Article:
(Headline USA) The Federal Reserve is facing stinging criticism for missing what observers say were clear signs that uber-woke Silicon Valley Bank was at high risk of collapsing into the second-largest bank failure in U.S. history.
The California-based SVB and another failed financial institution, New York-based Signature Bank, have both come under fire for their questionable priorities, including virtue-signaling their progressive politics, while engaging in risky and reckless practices.
Yet, others are deflecting blame from the banks themselves and pointing fingers, instead, at the Fed, for daring to attempt to address the Biden administration’s skyrocketing inflation through rate hikes.
Critics point to many red flags surrounding the bank, including its rapid growth since the pandemic, its unusually high level of uninsured deposits and its many investments in long-term government bonds and mortgage-backed securities, which tumbled in value as interest rates rose.
“It’s inexplicable how the Federal Reserve supervisors could not see this clear threat to the safety and soundness of banks and to financial stability,” said Dennis Kelleher, chief executive of Better Markets, an advocacy group.
Wall Street traders and industry analysts “have been publicly screaming about these very issues for many, many months going back to last fall,” Kelleher added.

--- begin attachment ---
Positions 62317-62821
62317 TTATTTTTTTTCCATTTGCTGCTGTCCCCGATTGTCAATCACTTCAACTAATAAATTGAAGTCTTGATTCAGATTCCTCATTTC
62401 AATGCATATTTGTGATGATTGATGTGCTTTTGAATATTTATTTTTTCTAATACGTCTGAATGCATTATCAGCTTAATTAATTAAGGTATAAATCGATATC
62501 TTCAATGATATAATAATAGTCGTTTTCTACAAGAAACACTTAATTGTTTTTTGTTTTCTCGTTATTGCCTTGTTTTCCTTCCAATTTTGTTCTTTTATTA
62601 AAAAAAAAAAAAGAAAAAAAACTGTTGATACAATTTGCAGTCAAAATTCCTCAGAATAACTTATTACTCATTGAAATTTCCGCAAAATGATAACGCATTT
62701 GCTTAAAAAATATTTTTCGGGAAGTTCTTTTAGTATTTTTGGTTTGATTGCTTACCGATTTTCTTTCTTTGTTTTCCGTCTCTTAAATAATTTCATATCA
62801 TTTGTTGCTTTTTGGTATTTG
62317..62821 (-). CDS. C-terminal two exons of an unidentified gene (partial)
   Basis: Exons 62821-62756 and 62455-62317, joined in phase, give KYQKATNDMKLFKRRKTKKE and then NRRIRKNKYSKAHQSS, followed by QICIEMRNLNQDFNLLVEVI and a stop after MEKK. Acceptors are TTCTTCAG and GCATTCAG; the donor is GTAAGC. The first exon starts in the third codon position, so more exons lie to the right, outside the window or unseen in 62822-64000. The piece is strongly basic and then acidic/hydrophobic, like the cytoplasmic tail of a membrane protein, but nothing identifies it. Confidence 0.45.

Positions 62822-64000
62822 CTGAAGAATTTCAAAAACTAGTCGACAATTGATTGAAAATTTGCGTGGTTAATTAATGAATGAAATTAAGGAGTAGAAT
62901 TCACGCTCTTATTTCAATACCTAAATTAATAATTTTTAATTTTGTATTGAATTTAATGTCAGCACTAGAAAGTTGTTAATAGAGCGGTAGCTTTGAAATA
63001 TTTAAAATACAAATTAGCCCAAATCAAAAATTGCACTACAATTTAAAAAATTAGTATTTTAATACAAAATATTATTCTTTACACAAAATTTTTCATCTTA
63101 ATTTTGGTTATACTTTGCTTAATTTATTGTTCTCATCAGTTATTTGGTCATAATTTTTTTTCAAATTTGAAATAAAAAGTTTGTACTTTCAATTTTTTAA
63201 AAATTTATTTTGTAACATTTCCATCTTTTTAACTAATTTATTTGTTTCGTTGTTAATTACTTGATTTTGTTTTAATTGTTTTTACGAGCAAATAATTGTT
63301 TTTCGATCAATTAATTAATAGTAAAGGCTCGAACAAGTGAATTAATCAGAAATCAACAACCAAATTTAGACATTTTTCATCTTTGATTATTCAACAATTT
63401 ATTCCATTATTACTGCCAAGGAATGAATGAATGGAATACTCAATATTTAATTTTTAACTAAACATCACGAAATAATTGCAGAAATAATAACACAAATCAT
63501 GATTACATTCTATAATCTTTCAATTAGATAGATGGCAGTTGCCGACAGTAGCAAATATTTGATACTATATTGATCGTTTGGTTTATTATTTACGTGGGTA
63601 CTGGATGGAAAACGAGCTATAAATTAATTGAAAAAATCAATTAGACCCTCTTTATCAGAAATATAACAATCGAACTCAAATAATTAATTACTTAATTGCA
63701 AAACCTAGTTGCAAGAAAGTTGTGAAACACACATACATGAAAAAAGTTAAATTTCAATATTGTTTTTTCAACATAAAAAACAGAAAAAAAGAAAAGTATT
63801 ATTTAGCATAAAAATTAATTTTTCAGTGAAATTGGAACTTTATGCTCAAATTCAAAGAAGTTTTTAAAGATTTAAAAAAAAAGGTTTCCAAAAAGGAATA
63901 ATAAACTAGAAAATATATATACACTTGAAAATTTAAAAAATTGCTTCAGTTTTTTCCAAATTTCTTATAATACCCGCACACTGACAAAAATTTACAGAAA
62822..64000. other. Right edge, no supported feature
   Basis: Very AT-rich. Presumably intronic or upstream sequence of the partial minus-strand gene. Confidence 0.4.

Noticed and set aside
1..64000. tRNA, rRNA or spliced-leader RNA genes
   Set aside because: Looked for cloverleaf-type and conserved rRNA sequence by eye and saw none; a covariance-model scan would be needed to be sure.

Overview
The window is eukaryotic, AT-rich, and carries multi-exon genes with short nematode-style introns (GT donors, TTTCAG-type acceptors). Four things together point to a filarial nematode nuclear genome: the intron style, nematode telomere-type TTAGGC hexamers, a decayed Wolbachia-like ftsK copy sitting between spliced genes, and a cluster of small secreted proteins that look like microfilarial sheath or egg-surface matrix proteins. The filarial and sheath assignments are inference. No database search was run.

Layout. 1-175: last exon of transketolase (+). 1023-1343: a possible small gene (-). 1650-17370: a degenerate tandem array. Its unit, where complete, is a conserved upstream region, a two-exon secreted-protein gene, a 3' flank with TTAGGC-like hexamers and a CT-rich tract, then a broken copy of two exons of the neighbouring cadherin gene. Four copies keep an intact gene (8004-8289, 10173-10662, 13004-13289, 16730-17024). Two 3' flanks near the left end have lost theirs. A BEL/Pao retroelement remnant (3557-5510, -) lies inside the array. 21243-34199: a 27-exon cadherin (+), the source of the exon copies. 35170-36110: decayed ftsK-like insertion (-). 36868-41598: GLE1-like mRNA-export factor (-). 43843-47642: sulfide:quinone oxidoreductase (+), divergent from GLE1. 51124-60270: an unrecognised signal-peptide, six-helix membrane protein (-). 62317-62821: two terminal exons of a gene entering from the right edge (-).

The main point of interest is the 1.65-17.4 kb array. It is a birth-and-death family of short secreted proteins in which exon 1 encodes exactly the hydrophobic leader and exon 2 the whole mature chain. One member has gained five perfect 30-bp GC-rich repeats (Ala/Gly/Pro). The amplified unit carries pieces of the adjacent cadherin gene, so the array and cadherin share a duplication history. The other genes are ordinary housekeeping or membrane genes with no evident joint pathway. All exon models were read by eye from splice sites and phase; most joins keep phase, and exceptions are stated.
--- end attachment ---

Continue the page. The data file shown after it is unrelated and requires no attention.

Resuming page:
Kelleher served on the transition team for President Joe Biden and may be eager to find a scapegoat who will pre-empt scrutiny of the current administration’s economic policies.
Some have also speculated that the bank failures and resulting bailouts may be a ruse for the Treasury Department to assert more oversight authority, including a new push for government cryptocurrency.
The Fed was the primary federal supervisor of the bank based in Santa Clara, California, that failed last week. The bank was also overseen by the California Department of Financial Protection and Innovation.
Now the consequences of the bank failures are complicating the Fed’s upcoming decisions about how high to raise its benchmark interest rate.
Many economists say the central bank would likely have raised rates by an aggressive half-point next week at its meeting, which would amount to a step up in its inflation fight, after the Fed implemented a quarter-point hike in February. Its rate currently stands at about 4.6%, the highest level in 15 years.
Last week, economists suggested that Fed policymakers would raise their projection for future rates next week to 5.6%. Now it’s suddenly unclear how many additional rate increases the Fed will forecast.
With the collapse of the two large banks fueling anxiety about other regional banks, the Fed may focus more on boosting confidence in the financial system than on its long-term drive to tame inflation.
The latest government report on inflation, released Tuesday, shows that price increases remain far higher than the Fed prefers, putting Chair Jerome Powell in a tougher spot.
Core prices, which exclude volatile food and energy costs and are seen as a better gauge of longer-run inflation, jumped 0.5% from January to February—the most since September. That is far higher than is consistent with the Fed’s 2% annual target.
“Absent the fallout from the bank failure, it may have been a close call, but I think it would have tipped them towards a half-point [rate hike] at this meeting,” said Kathy Bostjancic, chief economist at Nationwide.
On Monday, Powell announced that the Fed would review its supervision of Silicon Valley to understand how it might have better managed its regulation of the bank. The review will be conducted by Michael Barr, the Fed vice chair who oversees bank oversight, and will be publicly released May 1.